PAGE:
We all have those old cell phones languishing in a drawer somewhere. Often we keep them because getting rid of them seems like more work. The toxins within cell phones, including lead and nickel, can pollute the environment when disposed of incorrectly. There’s also a security risk from just dumping them as others may be able to access the private information we’ve kept on those phones.
The premise is simple. You print off a free shipping label from Hope Phones’ website and use it to send out one of those old phones. The phone does not need to actually work and they don’t require you to send any chargers or other accessories. Their partners erase your data through a certified and secure process and then recycle the phone. The value of the materials in the phone (whether from sale or materials) is transferred to Hope Phones to buy new technology.
Medic Mobile, Hope Phones’ parent organization, has already put together many technology solutions for community health workers all over the world. They currently work in 16 countries in order to provide reliable and needed services for these workers. The organization has created mobile data collection programs to allow traveling healthcare workers to report back to a centrally located doctor. They’ve also created tools that allow these workers to coordinate schedules, manage supplies, and generate reports.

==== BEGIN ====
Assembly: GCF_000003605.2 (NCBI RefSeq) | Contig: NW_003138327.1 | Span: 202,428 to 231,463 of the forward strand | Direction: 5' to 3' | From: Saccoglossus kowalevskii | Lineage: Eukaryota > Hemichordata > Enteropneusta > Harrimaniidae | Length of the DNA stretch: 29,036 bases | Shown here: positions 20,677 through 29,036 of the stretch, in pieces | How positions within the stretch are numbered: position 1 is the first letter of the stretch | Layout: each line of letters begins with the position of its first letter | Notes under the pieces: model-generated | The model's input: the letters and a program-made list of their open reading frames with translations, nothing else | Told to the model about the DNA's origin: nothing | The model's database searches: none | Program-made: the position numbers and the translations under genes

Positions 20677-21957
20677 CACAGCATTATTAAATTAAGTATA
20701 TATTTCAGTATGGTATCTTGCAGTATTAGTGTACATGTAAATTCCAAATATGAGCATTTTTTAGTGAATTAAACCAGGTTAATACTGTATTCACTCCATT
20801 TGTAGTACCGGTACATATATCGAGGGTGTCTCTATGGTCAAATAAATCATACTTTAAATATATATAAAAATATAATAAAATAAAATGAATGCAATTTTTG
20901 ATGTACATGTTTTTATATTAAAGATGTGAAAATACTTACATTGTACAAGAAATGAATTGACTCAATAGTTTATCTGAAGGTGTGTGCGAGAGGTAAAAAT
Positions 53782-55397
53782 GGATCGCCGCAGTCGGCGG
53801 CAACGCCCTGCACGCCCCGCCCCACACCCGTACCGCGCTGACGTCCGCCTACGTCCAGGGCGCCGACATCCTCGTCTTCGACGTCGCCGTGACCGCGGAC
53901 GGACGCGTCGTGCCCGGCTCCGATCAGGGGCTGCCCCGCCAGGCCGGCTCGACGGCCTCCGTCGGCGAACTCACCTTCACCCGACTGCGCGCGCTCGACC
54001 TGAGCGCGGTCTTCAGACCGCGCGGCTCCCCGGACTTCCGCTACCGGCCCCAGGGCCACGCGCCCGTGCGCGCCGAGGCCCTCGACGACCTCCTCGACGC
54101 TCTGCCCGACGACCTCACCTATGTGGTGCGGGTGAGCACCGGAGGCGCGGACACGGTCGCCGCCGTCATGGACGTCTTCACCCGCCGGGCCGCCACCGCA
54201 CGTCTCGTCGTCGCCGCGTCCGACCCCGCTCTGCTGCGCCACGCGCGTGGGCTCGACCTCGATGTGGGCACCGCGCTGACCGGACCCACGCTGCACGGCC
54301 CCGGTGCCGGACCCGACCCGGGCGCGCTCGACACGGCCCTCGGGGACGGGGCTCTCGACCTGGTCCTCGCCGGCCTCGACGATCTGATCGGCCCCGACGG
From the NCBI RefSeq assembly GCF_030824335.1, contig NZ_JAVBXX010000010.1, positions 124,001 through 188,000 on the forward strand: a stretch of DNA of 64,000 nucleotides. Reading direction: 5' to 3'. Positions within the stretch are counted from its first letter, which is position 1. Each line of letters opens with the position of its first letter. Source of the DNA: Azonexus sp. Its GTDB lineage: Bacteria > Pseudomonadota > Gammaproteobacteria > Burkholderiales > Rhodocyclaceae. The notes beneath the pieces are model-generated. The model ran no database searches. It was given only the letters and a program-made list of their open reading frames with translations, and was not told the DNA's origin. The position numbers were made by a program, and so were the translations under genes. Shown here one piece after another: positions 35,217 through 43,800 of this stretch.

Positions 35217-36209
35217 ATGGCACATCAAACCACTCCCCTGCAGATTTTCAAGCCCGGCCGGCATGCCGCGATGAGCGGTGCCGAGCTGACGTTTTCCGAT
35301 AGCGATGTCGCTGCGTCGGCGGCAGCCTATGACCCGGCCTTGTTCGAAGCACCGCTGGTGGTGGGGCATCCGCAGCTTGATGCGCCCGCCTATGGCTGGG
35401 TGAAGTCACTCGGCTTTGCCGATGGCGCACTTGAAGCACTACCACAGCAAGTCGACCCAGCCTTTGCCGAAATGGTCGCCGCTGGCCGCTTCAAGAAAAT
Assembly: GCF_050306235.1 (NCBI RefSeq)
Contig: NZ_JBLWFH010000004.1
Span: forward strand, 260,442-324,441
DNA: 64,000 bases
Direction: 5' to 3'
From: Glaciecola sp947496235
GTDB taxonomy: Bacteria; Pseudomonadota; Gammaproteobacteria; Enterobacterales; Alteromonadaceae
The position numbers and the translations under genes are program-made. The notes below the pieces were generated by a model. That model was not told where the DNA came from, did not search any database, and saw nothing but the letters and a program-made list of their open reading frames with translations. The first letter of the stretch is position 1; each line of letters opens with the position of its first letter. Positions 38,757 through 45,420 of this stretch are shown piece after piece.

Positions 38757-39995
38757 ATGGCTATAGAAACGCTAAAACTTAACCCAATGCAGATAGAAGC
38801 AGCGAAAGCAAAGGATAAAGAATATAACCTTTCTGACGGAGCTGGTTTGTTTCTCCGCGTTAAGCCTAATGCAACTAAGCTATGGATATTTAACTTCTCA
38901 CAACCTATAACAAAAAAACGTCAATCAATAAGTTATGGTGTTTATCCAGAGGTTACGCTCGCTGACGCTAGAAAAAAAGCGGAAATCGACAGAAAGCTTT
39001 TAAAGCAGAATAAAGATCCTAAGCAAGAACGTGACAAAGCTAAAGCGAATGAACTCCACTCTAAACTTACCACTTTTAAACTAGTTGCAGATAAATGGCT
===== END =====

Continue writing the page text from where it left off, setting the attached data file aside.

With the value from your donated phone, Hope Phones will acquire even more technology that can be used in these hard to reach locations. As they note on their website, “If Hope Phones can recycle just 1% of disposed phones each year, we can outfit 1 million health workers, improving the lives of 50 million people.”
That’s a lot more impact than your current phone has sitting in that drawer.
If you’re interested in learning more, check out Hope Phones’ website. You can find free shipping labels to donate your own and advice on starting your own donation drive. You can also follow their pages on Facebook or Twitter in order to stay connected with their charity.
Image by Erik Hersman via Flicker